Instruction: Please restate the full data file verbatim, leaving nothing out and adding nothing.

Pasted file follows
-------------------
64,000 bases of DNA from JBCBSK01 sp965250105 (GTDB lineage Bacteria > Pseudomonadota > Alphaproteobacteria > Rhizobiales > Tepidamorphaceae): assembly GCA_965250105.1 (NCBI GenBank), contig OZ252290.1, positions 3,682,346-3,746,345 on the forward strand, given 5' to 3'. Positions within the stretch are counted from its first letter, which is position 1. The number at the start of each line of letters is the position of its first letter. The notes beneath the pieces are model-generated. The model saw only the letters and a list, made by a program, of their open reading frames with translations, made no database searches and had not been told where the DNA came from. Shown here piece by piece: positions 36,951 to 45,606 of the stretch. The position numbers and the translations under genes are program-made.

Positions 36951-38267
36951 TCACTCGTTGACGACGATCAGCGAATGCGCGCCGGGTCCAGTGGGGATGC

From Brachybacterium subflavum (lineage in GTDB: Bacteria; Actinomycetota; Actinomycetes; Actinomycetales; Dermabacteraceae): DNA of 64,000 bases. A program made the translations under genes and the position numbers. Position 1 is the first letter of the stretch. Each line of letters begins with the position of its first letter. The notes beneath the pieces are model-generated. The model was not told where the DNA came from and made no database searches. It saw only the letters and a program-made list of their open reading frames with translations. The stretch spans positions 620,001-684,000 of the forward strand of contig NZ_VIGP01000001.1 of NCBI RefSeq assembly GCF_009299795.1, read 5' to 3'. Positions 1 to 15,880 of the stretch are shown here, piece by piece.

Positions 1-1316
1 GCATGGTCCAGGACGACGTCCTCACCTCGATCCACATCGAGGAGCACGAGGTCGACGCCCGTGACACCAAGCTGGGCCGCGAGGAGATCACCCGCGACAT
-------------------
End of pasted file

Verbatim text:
64,000 bases of DNA from JBCBSK01 sp965250105 (GTDB lineage Bacteria > Pseudomonadota > Alphaproteobacteria > Rhizobiales > Tepidamorphaceae): assembly GCA_965250105.1 (NCBI GenBank), contig OZ252290.1, positions 3,682,346-3,746,345 on the forward strand, given 5' to 3'. Positions within the stretch are counted from its first letter, which is position 1. The number at the start of each line of letters is the position of its first letter. The notes beneath the pieces are model-generated. The model saw only the letters and a list, made by a program, of their open reading frames with translations, made no database searches and had not been told where the DNA came from. Shown here piece by piece: positions 36,951 to 45,606 of the stretch. The position numbers and the translations under genes are program-made.

Positions 36951-38267
36951 TCACTCGTTGACGACGATCAGCGAATGCGCGCCGGGTCCAGTGGGGATGC

From Brachybacterium subflavum (lineage in GTDB: Bacteria; Actinomycetota; Actinomycetes; Actinomycetales; Dermabacteraceae): DNA of 64,000 bases. A program made the translations under genes and the position numbers. Position 1 is the first letter of the stretch. Each line of letters begins with the position of its first letter. The notes beneath the pieces are model-generated. The model was not told where the DNA came from and made no database searches. It saw only the letters and a program-made list of their open reading frames with translations. The stretch spans positions 620,001-684,000 of the forward strand of contig NZ_VIGP01000001.1 of NCBI RefSeq assembly GCF_009299795.1, read 5' to 3'. Positions 1 to 15,880 of the stretch are shown here, piece by piece.

Positions 1-1316
1 GCATGGTCCAGGACGACGTCCTCACCTCGATCCACATCGAGGAGCACGAGGTCGACGCCCGTGACACCAAGCTGGGCCGCGAGGAGATCACCCGCGACAT